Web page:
EHRs and medical laboratories both highlight the large sums of money that are spent, largely under the radar of public discussion, on for-profit companies.  This allows governments to claim that they are supporting a public system while enriching private friends and driving up the cost of public health care. It also has removed this for-profit public health care from significant academic scrutiny.  In both cases while much work has been done on the technical aspects of the services little has been done on the impact of its ownership, funding and organization.

Testing Expensive

June 12, 2011

A story about American medical laboratories needing to update their Information Systems (LIS) to match the rapid adoption of electronic medical records (EMR) in health care organizations caught my attention.  It said that lab managers should think of their LIS as they think of their cell phones and be ready to update to the latest’s gadgets and models as often as every year.

This pressure is driven by government policy that is rapidly expanding the use of EMRs in Health Maintenance Organizations, other primary care practices and the new Accountable Care Organizations being set up under the Affordable Care Act. Competition between laboratories to provide services to these organizations means that their LIS has to be compatible with a wide variety of EMRs.  This is a significant difficulty for American labs which has spawned another IT business sector: establishing compatibility between laboratory record systems and the different EMRs used multiple providers.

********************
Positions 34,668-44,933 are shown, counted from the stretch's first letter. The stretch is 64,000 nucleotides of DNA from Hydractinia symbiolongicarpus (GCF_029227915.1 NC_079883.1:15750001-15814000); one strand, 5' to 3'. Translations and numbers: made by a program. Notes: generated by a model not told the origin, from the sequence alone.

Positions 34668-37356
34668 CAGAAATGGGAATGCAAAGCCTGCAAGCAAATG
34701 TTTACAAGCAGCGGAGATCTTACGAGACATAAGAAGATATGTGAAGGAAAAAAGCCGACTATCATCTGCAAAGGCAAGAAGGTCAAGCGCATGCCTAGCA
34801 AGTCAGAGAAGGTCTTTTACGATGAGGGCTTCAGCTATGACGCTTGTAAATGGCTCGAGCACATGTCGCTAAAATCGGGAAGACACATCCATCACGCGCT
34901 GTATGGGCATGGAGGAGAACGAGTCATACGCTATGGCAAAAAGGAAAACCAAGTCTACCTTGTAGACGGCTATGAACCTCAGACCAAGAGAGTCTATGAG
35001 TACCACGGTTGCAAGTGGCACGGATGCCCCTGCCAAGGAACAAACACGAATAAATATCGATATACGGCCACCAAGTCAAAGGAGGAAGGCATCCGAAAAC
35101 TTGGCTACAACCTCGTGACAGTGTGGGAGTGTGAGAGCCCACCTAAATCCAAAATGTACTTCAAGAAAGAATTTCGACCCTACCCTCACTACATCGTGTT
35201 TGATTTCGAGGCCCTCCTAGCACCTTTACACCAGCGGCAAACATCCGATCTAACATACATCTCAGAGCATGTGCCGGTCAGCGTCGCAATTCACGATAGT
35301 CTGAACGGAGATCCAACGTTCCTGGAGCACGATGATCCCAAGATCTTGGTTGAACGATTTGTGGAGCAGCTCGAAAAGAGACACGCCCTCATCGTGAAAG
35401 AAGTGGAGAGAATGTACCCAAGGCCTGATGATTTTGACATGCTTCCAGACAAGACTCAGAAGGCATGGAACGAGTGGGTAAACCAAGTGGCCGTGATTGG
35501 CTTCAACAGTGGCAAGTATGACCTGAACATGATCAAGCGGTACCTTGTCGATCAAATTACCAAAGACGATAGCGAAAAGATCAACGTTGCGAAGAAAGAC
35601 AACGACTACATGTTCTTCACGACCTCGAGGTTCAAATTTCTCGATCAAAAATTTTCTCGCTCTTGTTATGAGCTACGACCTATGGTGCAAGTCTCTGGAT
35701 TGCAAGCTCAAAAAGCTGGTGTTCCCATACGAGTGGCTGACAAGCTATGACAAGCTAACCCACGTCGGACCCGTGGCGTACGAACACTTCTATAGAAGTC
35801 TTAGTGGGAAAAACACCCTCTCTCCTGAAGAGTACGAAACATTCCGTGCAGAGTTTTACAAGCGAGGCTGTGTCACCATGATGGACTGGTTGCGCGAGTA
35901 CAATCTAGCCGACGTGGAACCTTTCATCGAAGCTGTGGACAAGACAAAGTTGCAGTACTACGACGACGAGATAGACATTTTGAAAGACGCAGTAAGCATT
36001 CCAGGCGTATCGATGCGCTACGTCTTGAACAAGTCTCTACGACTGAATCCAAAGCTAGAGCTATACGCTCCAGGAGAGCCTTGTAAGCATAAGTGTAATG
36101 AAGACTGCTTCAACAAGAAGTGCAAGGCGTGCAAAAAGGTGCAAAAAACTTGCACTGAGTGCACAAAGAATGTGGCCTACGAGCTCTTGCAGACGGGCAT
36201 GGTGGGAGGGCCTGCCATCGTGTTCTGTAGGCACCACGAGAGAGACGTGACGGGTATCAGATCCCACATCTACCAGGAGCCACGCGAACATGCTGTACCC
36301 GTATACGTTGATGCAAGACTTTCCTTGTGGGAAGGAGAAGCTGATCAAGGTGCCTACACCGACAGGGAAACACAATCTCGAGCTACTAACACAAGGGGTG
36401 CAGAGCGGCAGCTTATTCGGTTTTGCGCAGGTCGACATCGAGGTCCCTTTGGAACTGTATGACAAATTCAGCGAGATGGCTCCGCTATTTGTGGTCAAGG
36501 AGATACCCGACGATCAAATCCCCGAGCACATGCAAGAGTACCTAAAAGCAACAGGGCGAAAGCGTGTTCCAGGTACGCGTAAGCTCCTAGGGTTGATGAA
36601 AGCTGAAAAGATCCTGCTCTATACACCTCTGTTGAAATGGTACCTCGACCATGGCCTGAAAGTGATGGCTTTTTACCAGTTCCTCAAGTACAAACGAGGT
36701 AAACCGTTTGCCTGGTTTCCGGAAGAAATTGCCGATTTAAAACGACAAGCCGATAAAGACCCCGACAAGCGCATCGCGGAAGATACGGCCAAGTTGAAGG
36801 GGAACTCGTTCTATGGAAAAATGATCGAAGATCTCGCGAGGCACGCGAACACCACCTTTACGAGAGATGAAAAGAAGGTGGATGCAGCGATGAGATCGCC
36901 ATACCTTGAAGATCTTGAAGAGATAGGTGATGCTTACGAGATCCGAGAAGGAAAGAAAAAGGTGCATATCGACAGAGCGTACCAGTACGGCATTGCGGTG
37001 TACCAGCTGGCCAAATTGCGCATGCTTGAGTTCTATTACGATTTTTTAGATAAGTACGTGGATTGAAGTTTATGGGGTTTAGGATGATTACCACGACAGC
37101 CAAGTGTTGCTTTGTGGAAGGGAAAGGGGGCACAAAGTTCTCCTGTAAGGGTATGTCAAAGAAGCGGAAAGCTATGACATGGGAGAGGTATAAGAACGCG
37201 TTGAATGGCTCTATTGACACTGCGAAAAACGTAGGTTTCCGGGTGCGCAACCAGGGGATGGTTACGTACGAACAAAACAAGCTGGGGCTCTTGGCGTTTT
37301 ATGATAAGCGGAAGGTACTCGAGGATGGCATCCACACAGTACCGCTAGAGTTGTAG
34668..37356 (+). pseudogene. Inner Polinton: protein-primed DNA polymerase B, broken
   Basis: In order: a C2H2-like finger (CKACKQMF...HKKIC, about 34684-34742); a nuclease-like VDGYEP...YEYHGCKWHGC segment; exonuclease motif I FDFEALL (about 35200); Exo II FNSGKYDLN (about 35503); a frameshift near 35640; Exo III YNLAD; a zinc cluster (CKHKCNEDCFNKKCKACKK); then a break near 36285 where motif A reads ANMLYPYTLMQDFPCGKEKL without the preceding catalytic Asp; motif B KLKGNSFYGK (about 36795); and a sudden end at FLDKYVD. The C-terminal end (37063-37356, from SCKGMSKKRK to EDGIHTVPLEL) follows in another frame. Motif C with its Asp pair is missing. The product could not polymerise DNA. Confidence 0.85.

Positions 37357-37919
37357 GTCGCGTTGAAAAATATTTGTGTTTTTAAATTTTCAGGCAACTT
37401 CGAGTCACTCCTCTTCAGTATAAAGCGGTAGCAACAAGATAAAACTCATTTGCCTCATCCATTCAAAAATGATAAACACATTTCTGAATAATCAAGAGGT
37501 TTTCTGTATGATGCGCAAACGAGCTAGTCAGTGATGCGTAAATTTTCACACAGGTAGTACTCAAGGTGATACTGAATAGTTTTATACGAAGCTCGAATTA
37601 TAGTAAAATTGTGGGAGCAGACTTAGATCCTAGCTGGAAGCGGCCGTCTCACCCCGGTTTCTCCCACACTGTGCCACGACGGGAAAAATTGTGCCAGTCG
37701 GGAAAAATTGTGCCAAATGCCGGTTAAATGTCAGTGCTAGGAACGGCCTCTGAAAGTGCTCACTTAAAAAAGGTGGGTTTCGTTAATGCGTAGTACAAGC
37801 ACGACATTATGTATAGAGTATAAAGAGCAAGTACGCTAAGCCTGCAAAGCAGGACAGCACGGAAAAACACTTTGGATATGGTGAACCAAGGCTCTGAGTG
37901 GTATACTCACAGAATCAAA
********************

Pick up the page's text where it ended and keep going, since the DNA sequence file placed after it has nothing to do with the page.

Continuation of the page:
Canada has been going through a similar evolution, though with a few key differences.  All hospital laboratories in Canada are non-profit and rely on public funding.  In some provinces, like Nova Scotia, this has made the coordination of inpatient laboratory services across the province relatively easy.  Similarly, because all lab work is processed in the public system, all of a patient’s results are available through this integrated network. The problem has been linking the hospital labs to family medical practices: a simpler problem than trying to link multiple laboratory systems with multiple providers.  Nova Scotia has been able to set up a structure that allows community providers, as well as hospital services, easy access to all of a patients lab results.  All doctors’ offices have not yet taken advantage of this service, largely because of a lack of resources, but it is operational and waiting to be used.

A second story from the United States talked about the advertizing that laboratories, even in small states like New Hampshire, are doing to attract the business of the new Accountable Care organizations.  Once again Canada is largely spared this problem.  Even in the provinces with for-profit labs providing insured medically necessary services, while there are extra administrative and advertizing costs, they are small compared to the costs in the US.  These two examples from one health care sector go a long way to explain why American per capita health care costs are so much higher than ours, and both are higher than all other OECD countries.

These American examples come from articles in the Dark Daily, an electronic bulletin that provides news, analysis, trends and management innovations for clinical laboratories and pathology groups.